ESR is backing a call by the World Health Organisation (WHO) to ‘Spread Awareness, Stop Resistance’, as part of the focus of World Antimicrobial Awareness Week (WAAW) 2021 which is underway until 24 November.
Antimicrobial Resistance (AMR) has been recognised as one of the most serious global public health threats in this century. ESR’s Antibiotic Reference Laboratory is the only laboratory in New Zealand responsible for overall national surveillance of antimicrobial resistance among human pathogens (microorganisms that cause disease), on behalf of the Ministry of Health.
ESR scientist and microbiologist, Dr Kristin Dyet, says a major worldwide study earlier this year, which ESR contributed to, highlighted COVID-19 had impacted the spread of bacterial disease, however we could expect increased infections when borders reopen.
“The study found the introduction of COVID-19 containment policies and public information campaigns had likely led to a significant reduction in life-threatening invasive diseases in many countries worldwide.
“Until then, it had been unclear how the COVID-19 pandemic affected the transmission and incidence of these bacterial diseases. Viral respiratory infections (such as SARS-CoV-2) are associated with an increased risk of subsequent bacterial infections, particularly pneumonia. On the other hand, the national lockdowns and public health campaigns introduced at the start of the pandemic may have reduced the transmission of bacteria that cause respiratory infections,” says Dr Dyet.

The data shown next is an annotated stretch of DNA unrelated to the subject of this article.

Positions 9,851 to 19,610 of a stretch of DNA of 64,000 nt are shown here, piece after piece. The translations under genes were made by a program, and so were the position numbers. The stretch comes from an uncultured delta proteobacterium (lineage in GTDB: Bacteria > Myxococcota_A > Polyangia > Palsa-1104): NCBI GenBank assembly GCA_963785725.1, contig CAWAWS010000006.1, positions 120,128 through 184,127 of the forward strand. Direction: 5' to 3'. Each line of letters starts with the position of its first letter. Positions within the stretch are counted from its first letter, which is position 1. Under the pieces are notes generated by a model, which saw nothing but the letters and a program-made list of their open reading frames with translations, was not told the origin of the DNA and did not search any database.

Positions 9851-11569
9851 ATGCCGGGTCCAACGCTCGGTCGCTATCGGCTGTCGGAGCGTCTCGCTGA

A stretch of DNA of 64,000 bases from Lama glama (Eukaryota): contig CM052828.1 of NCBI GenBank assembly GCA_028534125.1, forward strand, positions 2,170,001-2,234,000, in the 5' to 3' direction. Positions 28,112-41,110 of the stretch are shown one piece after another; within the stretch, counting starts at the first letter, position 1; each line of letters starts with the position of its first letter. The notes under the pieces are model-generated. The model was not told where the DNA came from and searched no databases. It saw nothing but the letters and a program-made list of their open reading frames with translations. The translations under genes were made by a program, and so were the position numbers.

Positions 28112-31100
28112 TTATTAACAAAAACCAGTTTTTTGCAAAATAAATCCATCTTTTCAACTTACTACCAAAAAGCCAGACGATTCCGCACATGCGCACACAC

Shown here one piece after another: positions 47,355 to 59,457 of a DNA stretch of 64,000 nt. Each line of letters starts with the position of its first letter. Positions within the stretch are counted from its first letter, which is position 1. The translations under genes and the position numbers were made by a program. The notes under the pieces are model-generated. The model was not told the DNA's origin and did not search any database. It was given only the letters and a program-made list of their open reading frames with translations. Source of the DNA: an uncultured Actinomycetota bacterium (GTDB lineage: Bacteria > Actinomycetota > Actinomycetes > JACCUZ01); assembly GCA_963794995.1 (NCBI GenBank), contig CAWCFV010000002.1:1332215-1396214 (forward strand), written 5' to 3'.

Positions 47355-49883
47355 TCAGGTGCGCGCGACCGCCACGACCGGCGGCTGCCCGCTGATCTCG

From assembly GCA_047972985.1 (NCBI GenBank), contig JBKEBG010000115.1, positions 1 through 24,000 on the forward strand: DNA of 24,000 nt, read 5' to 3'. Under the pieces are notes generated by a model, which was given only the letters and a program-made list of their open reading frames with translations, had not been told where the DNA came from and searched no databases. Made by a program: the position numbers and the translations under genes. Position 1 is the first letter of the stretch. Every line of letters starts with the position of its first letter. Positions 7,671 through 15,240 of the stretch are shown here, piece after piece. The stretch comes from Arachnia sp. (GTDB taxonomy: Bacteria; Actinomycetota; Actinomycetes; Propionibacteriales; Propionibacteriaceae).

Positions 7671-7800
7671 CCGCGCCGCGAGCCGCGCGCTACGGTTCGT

“With borders reopening around the world, it’s now more important than ever to monitor infectious diseases and any antimicrobial resistance.
“Unfortunately, in some countries antibiotic use has risen alarmingly, because people mistakenly believe antibiotics will help treat or protect against COVID-19 and purchase antibiotics without a proper consultation or prescription. In addition, due to lack of access to diagnostics many doctors have ended up prescribing antibiotics too often, to patients with viral respiratory diseases. Fortunately, this has not happened in New Zealand as we have good diagnostics and are not able to purchase antibiotics without a prescription,” says Dr Dyet.
Some countries have a much higher prevalence of AMR than others, while New Zealand generally has low rates of drug-resistant infections.
Some drug-resistant organisms are endemic in New Zealand, including methicillin-resistant Staphylococcus aureus (MRSA) and Enterobacterales producing an extended spectrum beta-lactamase (ESBL), whereas other drug resistant infections have either not been reported in New Zealand or are usually found in someone that has recently travelled overseas.
“Infections caused by carbapenemase-producing Enterobacterales (CPE) need to be closely monitored. CPE are resistant to nearly all antibiotics. They are found relatively infrequently in New Zealand although numbers were increasing, until COVID-19 border restrictions were introduced. Most cases with CPE are likely to have acquired their infections overseas, although there are an increasing number of reports cases likely to have acquired their CPE in New Zealand,” says Dr Dyet.
ESR’s world-leading scientists are at the forefront of some of the most difficult issues faced by the country. As the specialist centre for super bug surveillance, ESR’s role as a reference laboratory helps to identify rare and emerging resistant bacteria for hospital and community laboratories, and in doing so, collects data and generates valuable information for government and health agencies.